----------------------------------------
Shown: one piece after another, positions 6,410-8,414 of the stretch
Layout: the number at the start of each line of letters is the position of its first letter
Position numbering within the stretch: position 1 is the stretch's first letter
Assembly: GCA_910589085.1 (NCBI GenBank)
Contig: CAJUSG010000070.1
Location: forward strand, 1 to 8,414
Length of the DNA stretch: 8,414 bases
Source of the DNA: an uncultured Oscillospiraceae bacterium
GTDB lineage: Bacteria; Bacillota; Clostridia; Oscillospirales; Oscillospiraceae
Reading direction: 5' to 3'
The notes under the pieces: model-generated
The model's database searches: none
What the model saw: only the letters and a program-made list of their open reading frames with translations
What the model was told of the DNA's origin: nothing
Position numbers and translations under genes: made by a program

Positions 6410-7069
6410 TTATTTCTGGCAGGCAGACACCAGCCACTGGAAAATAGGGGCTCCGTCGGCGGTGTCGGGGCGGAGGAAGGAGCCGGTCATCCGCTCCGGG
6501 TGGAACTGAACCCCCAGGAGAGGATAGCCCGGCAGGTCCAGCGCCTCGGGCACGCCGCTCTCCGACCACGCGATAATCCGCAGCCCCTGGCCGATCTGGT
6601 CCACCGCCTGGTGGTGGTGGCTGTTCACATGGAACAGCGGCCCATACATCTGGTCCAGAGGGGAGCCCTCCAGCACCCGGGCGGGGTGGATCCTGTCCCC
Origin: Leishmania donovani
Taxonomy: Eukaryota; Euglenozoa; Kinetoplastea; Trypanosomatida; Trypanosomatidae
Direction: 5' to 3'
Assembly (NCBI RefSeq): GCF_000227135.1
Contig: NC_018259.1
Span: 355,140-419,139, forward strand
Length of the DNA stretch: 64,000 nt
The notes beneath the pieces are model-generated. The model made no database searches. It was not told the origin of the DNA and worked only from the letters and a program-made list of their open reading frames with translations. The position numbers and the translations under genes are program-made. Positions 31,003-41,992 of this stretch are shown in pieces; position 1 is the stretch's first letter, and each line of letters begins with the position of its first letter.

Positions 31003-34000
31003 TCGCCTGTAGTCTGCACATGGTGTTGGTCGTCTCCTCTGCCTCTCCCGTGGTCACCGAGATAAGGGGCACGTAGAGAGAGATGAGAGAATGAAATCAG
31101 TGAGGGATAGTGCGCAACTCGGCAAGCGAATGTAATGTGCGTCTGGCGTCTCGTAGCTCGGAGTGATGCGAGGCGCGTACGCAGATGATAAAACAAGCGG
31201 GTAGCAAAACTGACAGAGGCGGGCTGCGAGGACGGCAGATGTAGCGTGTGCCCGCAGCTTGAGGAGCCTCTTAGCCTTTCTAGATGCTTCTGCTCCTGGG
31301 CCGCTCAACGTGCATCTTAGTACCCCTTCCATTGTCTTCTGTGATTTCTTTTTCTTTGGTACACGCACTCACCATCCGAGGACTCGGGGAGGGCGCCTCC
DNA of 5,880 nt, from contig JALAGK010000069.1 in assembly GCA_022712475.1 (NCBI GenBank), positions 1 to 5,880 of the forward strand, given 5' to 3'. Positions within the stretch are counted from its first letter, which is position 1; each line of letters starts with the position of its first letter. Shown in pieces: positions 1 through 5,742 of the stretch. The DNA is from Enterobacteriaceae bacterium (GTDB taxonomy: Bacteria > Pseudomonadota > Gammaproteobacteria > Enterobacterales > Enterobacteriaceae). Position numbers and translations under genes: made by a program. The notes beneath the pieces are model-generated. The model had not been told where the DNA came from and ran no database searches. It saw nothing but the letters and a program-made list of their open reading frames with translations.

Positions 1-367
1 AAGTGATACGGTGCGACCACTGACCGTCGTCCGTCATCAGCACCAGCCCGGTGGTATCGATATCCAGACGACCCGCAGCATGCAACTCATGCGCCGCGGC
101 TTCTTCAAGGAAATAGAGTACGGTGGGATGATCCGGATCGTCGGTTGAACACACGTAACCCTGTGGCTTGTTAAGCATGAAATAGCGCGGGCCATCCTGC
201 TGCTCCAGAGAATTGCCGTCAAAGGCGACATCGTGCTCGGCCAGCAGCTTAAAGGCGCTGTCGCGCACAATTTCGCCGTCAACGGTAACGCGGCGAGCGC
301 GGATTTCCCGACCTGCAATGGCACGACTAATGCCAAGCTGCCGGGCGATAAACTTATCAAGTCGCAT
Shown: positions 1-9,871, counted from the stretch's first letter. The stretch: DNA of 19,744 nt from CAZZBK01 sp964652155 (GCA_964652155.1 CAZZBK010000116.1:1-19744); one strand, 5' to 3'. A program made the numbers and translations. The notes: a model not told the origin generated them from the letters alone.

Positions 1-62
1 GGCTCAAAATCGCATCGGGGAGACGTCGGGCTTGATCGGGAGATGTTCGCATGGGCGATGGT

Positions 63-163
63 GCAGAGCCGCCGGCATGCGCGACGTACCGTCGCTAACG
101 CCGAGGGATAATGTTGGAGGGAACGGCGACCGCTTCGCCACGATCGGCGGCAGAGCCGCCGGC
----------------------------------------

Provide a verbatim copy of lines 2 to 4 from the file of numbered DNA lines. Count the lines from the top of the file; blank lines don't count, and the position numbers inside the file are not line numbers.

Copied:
Layout: the number at the start of each line of letters is the position of its first letter
Position numbering within the stretch: position 1 is the stretch's first letter
Assembly: GCA_910589085.1 (NCBI GenBank)